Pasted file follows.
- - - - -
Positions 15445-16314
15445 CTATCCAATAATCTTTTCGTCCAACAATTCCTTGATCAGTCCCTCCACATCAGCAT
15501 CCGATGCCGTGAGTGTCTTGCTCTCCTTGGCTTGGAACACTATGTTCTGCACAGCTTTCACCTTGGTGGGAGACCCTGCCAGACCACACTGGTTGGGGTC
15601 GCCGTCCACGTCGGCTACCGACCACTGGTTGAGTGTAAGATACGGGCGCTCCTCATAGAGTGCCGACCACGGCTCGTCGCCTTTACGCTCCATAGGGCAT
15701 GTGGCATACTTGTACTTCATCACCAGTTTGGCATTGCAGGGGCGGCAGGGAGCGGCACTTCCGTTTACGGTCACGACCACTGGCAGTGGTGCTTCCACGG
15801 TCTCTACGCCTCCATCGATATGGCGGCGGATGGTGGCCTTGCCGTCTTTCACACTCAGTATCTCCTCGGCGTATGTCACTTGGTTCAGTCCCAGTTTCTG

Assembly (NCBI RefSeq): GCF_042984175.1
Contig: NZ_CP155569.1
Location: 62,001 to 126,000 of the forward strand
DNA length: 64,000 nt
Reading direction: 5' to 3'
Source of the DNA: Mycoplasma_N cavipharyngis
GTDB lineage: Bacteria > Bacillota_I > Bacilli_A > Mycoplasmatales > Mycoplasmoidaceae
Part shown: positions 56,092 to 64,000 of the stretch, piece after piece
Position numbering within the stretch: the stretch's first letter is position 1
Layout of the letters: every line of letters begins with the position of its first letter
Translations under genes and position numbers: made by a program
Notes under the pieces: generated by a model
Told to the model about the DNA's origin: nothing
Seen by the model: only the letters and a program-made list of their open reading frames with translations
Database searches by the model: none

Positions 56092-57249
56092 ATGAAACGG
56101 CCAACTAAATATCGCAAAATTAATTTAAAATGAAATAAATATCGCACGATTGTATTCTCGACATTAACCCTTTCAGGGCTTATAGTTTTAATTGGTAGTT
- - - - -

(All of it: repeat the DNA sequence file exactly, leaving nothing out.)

Positions 15445-16314
15445 CTATCCAATAATCTTTTCGTCCAACAATTCCTTGATCAGTCCCTCCACATCAGCAT
15501 CCGATGCCGTGAGTGTCTTGCTCTCCTTGGCTTGGAACACTATGTTCTGCACAGCTTTCACCTTGGTGGGAGACCCTGCCAGACCACACTGGTTGGGGTC
15601 GCCGTCCACGTCGGCTACCGACCACTGGTTGAGTGTAAGATACGGGCGCTCCTCATAGAGTGCCGACCACGGCTCGTCGCCTTTACGCTCCATAGGGCAT
15701 GTGGCATACTTGTACTTCATCACCAGTTTGGCATTGCAGGGGCGGCAGGGAGCGGCACTTCCGTTTACGGTCACGACCACTGGCAGTGGTGCTTCCACGG
15801 TCTCTACGCCTCCATCGATATGGCGGCGGATGGTGGCCTTGCCGTCTTTCACACTCAGTATCTCCTCGGCGTATGTCACTTGGTTCAGTCCCAGTTTCTG

Assembly (NCBI RefSeq): GCF_042984175.1
Contig: NZ_CP155569.1
Location: 62,001 to 126,000 of the forward strand
DNA length: 64,000 nt
Reading direction: 5' to 3'
Source of the DNA: Mycoplasma_N cavipharyngis
GTDB lineage: Bacteria > Bacillota_I > Bacilli_A > Mycoplasmatales > Mycoplasmoidaceae
Part shown: positions 56,092 to 64,000 of the stretch, piece after piece
Position numbering within the stretch: the stretch's first letter is position 1
Layout of the letters: every line of letters begins with the position of its first letter
Translations under genes and position numbers: made by a program
Notes under the pieces: generated by a model
Told to the model about the DNA's origin: nothing
Seen by the model: only the letters and a program-made list of their open reading frames with translations
Database searches by the model: none

Positions 56092-57249
56092 ATGAAACGG
56101 CCAACTAAATATCGCAAAATTAATTTAAAATGAAATAAATATCGCACGATTGTATTCTCGACATTAACCCTTTCAGGGCTTATAGTTTTAATTGGTAGTT